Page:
Over at the Ministry of Transportation proper, Lysyk found a similar brand of chaos. Would it surprise you to learn that newly laid highways are supposed to last for 15 years? Not your fault. They rarely do. Some of them last as little as five years, Lysyk found. Cracks often appear within one or two. The government paid $12 million to prematurely repair a section of Highway 403 that cost $23 million to pave in the first place, Lysyk found — including a bonus to the contractor for using good-quality asphalt, which it was supposed to do anyway. That was far from a unique case.
The culprit? Bad asphalt. Tons of it. Bad asphalt is much cheaper than good asphalt, the report notes. There are tests for bad asphalt, of course, but for reasons one couldn’t begin to speculate about the Ontario Hot Mix Producers Association (OHMPA) and the Ontario Road Builders’ Association (ORBA) — which enjoy a “collaborative” relationship with the government — strongly suggested the ministry not implement them. So for many years, against staff advice, it didn’t. It still hasn’t implemented both tests across the board.
Contractors themselves are in charge of collecting asphalt samples, delivering them to a lab and reporting the results. To the shock of absolutely no one, some took liberties. In 2014, the report notes, a “whistleblower explained that the contractor would submit good samples for testing purposes but lay poor-quality asphalt on highways.” (It doesn’t exactly take Moriarty to get one over on this gang.)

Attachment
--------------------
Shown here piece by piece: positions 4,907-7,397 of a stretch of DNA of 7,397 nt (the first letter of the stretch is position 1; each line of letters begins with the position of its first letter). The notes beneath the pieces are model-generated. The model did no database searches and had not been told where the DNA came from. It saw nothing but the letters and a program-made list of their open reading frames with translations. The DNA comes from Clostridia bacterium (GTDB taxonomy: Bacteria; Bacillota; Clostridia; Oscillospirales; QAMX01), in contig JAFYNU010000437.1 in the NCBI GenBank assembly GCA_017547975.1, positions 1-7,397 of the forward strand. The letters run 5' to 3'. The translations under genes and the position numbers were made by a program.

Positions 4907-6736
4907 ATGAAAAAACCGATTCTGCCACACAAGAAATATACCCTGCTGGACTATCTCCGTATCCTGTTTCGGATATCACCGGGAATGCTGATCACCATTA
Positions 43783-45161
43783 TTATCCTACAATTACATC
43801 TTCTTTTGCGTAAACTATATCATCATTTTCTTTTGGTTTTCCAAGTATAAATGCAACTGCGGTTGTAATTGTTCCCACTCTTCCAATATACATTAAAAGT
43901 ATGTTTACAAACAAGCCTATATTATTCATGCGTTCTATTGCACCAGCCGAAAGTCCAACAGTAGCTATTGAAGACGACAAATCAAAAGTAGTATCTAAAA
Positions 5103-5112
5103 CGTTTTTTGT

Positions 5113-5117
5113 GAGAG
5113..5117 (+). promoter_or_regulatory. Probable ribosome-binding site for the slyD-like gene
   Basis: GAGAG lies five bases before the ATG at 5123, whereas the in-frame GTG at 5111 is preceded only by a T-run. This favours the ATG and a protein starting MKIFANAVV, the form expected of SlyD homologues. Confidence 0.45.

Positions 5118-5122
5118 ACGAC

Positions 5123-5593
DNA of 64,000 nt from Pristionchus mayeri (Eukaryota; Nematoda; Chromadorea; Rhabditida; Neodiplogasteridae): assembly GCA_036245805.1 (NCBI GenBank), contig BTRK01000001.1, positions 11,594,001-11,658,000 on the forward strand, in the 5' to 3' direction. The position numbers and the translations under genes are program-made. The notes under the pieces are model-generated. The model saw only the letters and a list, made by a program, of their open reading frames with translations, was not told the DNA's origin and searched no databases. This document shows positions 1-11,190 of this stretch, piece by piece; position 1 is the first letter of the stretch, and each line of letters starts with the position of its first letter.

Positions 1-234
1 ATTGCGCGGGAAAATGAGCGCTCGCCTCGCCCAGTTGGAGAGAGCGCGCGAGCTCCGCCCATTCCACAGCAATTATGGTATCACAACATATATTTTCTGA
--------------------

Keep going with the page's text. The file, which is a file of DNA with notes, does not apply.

This confirmed longstanding suspicions at the Ministry, who alerted its Forensic Investigation Team, which didn’t do anything. “When we met with the OPP, they told us that they thought the information provided by the whistleblower was credible,” Lysyk reports, “but they did not conduct an investigation as they were waiting for the Ministry to provide additional information if it wanted to start an investigation, which it did not.” Oh well.
Apropos of nothing, the OHMPA gave $9,740 to the Liberals in 2015; the ORBA gave $14,001; combined, the top 10 provincial contractors, four of whom are also asphalt suppliers, gave $101,255.
On the bright side, the Ministry reports it has “already implemented a province-wide trial” — best not move too fast! — “where the care and control of samples was undertaken by the Ministry or its agents.” Del Duca said that would be general practice as of 2017. He disputed that bonuses were paid merely for fulfilling contractual agreements, but the ministry did commit to “review our current practice” on the matter. (It actually “stopped tracking the amounts” of bonuses paid after 2012, Lysyk found, “because of increased workload and lack of time.”)